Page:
A Winter Journey
In Poetry, Image,
(University of Wisconsin Press)
Note: this volume contains German and English versions of the poems of Wilhelm Müller used in the song cycle as translated by Louise Urban. It also includes a CD with Paul Rowe, baritone, and Martha Fischer, piano.It takes some doing to fall in love with the Art Song. The idiom often reeks of 19th Century German romanticism --- moiling about on failed love, woe, loneliness and death. The masters of the form were Wolf, Schubert, Brahms, Strauss, Schumann, and Mahler.Most of us never much cared for lieder until we heard Dietrich Fischer-Dieskau's renditions which might suggest that our indifference came from the singers who presumed to perform these difficult, exotic, and (in some cases) truly exquisite works without knowing what the hell they were doing.Once you get into them, they can become as addictive as Fritos or a good, rich, thick, butter-
fat-full ice-cream. And those of us who care for lied will be able to listen, again and again, to the jewels in the crown of this abstract form, namely Mahler's "Kindertotenlieder" and Schubert's "Schöne Müllerin" and "Winterreise."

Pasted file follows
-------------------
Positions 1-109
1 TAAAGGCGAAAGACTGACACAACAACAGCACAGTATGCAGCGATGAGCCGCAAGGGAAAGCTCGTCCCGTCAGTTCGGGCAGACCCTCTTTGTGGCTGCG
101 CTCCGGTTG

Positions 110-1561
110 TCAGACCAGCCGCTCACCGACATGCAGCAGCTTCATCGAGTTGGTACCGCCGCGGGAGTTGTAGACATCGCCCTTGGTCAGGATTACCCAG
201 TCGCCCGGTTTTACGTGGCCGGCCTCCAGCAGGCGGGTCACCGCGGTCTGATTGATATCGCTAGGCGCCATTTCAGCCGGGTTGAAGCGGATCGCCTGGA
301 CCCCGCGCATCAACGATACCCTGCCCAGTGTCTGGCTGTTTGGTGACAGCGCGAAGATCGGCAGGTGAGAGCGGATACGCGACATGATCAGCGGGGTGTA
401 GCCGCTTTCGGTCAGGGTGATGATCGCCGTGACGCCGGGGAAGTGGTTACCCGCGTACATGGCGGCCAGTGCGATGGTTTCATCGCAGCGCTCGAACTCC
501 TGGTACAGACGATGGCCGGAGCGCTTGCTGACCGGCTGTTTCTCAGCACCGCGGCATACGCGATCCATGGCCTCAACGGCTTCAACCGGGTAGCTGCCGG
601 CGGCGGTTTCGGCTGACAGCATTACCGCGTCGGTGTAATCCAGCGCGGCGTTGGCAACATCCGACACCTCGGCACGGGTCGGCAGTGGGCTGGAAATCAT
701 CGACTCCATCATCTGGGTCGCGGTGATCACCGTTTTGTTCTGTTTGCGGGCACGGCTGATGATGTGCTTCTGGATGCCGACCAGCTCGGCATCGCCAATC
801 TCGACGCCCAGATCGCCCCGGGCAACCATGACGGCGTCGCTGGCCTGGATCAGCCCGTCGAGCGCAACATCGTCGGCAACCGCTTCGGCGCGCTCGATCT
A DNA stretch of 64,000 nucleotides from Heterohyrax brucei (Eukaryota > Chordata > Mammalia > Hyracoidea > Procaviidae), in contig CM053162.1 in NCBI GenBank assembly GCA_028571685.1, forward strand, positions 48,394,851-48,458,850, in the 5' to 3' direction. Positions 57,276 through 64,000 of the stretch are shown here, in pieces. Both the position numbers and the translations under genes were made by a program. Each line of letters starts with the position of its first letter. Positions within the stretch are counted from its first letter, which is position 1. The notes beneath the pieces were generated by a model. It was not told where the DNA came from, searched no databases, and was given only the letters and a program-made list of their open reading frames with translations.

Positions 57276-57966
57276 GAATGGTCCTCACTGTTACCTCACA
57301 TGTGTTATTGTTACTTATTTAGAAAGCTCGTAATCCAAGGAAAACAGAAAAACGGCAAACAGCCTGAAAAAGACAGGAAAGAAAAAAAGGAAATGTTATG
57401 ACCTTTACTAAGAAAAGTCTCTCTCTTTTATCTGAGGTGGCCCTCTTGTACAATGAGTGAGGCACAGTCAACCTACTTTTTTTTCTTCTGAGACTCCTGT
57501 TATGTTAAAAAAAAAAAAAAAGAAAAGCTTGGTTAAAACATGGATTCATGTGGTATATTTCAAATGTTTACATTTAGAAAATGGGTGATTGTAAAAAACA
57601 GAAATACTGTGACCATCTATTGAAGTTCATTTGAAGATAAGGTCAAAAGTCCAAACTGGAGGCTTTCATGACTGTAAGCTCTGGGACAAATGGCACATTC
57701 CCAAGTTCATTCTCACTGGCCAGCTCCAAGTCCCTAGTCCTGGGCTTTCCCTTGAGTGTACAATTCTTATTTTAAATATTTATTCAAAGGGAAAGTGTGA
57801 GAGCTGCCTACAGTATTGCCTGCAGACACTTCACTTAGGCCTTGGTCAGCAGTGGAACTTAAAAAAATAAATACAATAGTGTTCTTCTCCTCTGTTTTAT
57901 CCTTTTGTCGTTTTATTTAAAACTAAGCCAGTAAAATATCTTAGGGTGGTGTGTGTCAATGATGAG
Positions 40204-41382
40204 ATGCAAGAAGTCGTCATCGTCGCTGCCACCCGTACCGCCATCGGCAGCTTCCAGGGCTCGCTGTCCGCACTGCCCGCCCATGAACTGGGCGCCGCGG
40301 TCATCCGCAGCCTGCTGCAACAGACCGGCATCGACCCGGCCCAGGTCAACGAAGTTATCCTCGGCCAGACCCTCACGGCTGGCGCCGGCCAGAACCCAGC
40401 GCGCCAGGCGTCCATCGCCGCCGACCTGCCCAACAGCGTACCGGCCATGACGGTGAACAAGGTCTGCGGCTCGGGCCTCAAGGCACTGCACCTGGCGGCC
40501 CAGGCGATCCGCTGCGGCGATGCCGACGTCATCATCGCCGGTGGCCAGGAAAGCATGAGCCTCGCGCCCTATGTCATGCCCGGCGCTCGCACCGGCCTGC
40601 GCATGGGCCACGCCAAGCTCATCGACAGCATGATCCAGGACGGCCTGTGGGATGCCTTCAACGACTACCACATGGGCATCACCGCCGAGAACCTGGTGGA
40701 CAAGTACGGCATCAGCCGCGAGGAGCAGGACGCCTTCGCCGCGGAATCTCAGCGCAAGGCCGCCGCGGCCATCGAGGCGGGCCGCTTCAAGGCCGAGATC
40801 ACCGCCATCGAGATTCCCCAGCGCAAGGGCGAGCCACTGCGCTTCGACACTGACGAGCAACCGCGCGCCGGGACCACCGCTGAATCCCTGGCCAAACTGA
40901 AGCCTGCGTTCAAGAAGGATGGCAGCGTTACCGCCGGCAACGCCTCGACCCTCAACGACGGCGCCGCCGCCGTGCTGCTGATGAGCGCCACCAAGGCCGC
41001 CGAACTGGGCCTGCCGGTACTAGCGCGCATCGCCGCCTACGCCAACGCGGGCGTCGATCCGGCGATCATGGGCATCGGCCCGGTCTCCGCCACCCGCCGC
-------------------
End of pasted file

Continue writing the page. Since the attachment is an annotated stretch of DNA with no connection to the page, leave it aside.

One has to be forewarned. The two dozen poems of Wilhelm Müller that Schubert selected for "Winterreise" tell of a lonely lad wandering about, musing on his lost love, visiting the graveyard, revisiting the place's of their summertime love, thinking --- naturally --- on death. The lyrics are as corny as can be. And the translations given in this book are truly faithful to the Grand Decadent style of 19th Century verse, viz.,
How different was my reception when I arrived, you fickle town!...the robust linden trees were bursting with blooms.
Oh tears, are you so tepid that you stiffen with ice like the chilled morning dew.
Why should I tarry with those who are slumbering?
I often stop, lost in thought, and fix my gaze on a single, clinging leaf. The leaf becomes a vision of my hope.
And then, the wurst of the wurst, Das Wirsthaus (The Inn):
My path has led me to a graveyard. Here I shall go in. The green wreaths seem to invite weary travelers to enter, as if into a cool inn. Are all the rooms in this house filled? I am exhausted and near collapse, mortally wounded. Oh cruel inn, are you turning me away? Then we must trudge on, my faithful walkingstaff and I.
§ § §
There are some problems with the University of Wisconsin Press's rendering of "Winterreise." In this oversized volume, one or two lines from the songs, with translation, appear to the left. To the right are black and white photographs --- over a hundred of them. Many show a wan young man sprinkled with snow and misery, dressed in black coat and muffler, solemn of face, wambling about through icy fields, back roads, graveyards, fallen tree-trunks. He is accompanied at times by crows, dogs and many a hot tear.
Some of the shots limn his head framed against the desolate branches; in others he's holding a hanky to his eyes. He looks not unlike a student from Heidelberg University undergoing a hectic and possibly life-threatening hangover.